The Legacy of the Colonial State in Africa 1. Patron-Client State System and Corporate Group Interests 2. Unpredictable and “soft” but centralized system of governance 3. An administratively based local state which precludes local level decision-making (Prefect or Commissioner) 4. Authoritarian Control Mechanisms
Factor 2: Political Culture, Social Values and Governance Secular vs. Religious Tendencies “Ethnic” Values Nation-States vs. Dominant vs. Minority, Multiple Nation States, Spillover Nation States Nature of Democratic vs. Hierarchical Values Values, Ideology and State
Factor 3: External Assistance: Globalization Constraints Debates about Public vs. Private Sector (SAPS) Failure of Growth and Distribution (Limits of Economic Development) Merging of Governance and Security Focus “Soft” vs. “Hard” Donors Multi-lateral Regimes (World Bank System) Integration vs. Autonomous Development
Factor 4: Parallel Governance and Non-Formal Systems 1. Persistent- traditional, religious leadership 2. Adaptive- non-formal transportation systems 3. Reactive- Religious, ethnic networks 4. Intermediation- Civic Groups
Discussion Two DOES (OR CAN) FOREIGN AID PROMOTE DEVELOPMENT? Do Parallel Institutions contribute to Development?
South Africa THE STATE OF THE STATE
South Africa: Three Tasks: Defined by SA Government The Development of a Non-racial state and public service The Development of a balance between the private and public sector that could meet the country’s overwhelming social needs The Creation of a Policy Making process that could plan, coordinate and manage economic development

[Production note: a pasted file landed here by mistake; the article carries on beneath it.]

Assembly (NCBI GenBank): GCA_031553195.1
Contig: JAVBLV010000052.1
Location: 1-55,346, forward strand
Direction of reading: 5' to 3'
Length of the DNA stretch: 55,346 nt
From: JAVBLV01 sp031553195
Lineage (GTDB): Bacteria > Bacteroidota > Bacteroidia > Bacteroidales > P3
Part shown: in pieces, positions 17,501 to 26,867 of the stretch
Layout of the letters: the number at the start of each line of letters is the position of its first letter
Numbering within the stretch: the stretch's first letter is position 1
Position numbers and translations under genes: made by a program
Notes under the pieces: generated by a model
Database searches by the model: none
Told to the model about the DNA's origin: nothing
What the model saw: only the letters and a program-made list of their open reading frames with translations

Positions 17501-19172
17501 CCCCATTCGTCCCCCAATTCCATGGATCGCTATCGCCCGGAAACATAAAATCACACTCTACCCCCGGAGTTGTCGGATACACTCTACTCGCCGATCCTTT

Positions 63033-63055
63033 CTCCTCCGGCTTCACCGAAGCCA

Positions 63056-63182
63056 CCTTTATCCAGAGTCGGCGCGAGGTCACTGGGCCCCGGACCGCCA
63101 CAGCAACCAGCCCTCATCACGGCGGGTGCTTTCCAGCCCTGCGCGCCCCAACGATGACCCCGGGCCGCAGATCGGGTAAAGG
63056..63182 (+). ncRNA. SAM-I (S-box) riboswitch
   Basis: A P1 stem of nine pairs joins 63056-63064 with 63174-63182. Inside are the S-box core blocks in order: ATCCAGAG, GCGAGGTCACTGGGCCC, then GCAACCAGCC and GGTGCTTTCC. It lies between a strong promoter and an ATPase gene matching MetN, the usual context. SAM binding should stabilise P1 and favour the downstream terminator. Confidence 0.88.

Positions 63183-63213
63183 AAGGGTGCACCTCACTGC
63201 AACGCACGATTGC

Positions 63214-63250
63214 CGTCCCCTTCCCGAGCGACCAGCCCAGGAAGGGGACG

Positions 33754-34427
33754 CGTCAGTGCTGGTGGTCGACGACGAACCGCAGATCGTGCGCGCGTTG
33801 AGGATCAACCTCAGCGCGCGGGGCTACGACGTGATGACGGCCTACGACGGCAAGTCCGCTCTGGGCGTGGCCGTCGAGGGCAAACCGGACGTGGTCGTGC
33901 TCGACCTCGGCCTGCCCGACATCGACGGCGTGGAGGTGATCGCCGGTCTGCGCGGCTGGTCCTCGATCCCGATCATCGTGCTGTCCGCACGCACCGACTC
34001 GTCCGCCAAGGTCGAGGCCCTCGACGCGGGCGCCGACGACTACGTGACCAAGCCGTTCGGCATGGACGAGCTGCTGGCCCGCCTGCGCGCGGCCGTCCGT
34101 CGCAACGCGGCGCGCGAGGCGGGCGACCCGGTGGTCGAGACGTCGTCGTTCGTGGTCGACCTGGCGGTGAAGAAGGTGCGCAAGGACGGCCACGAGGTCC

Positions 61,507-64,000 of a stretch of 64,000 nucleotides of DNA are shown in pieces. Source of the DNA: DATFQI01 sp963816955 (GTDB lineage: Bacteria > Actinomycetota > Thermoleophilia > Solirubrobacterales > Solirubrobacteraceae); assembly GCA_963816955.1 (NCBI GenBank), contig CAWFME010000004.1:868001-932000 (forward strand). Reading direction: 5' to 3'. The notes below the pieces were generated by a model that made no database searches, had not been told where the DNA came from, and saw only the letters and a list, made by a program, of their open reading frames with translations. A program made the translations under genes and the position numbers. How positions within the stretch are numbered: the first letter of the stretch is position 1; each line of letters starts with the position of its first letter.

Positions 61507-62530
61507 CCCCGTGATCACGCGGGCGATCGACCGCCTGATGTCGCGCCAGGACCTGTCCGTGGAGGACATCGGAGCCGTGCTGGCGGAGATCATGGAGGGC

The Problem The Poor Record of Development State Efforts in much of Africa The Nature of Global Political Economy Debates About Service Delivery and Transformation The Future of the Developmental State?
The South African Legacy 1.Historical Debates- Charterism and Non- Racialism 2. Legacy of Negotiations- Job Guarantees and Provincial Capacity 3. Civil Service Reform- Limits of Reorganization
Measuring Capacity in South Africa 1. The Priority Given to Human Resource Development? 2. The Impact of Corruption and Patronage 3. To Reform or Not to Reform Higher Education 4. Salaries, Group Interests and Privileges
The Dilemmas of Human Resource Development (HRD) and Service Delivery 1. Training and Education 2. Short Term vs. Long Term Investment 3. Bounded Knowledge and Bridging Training 4. Generic vs. Value Based Skills Development
Mpumalanga “The State of the Province?”
Governance Issues Focus on Provincial and Local Government The Role of Intermediate Government Local Government: Primary unit of government that has both political leadership and bureaucratic structures
Historical Legacy 1. “Homeland” administrations and the Eastern Transvaal administration; 2. Vested Interests During the Apartheid Period 3. Capacity Limitations and the State of the Province? 4. Debates about Provincial and Local Government
Decentralization and Governance 1. Administrative- Delegated, Deconcentrated Capacity 2. Fiscal- Extent of Collection and Expenditure of Local Revenue 3. Political- Bottom up- (Primary but not exclusive Focus) 4. Parallel vs. “Layer Cake” Decentralization
South Africa and Decentralized Governance 1. Centralized vs. Devolved Capacity 2. The Role of Provincial Governments 3. Urban vs. Rural Local Government 4. Metropolitan Regions vs. District Councils 5. Successes and Failures in Sub-National Governance
Discussion Three Assessment of the State of the State, the Province and the Southern African Region
Discussion Questions 1. Affirmative Action: Should focus be on Education vs. Employment in terms of Human Resource Development (HRD) - Trade Off: Capacity to Deliver Services 2. Governance: Should the focus be on Decentralization vs. Central Control 3. Development: Should focus be on State development vs. Market Development 4. Beyond Affirmative Action: The Use of Consultants and Contracting Out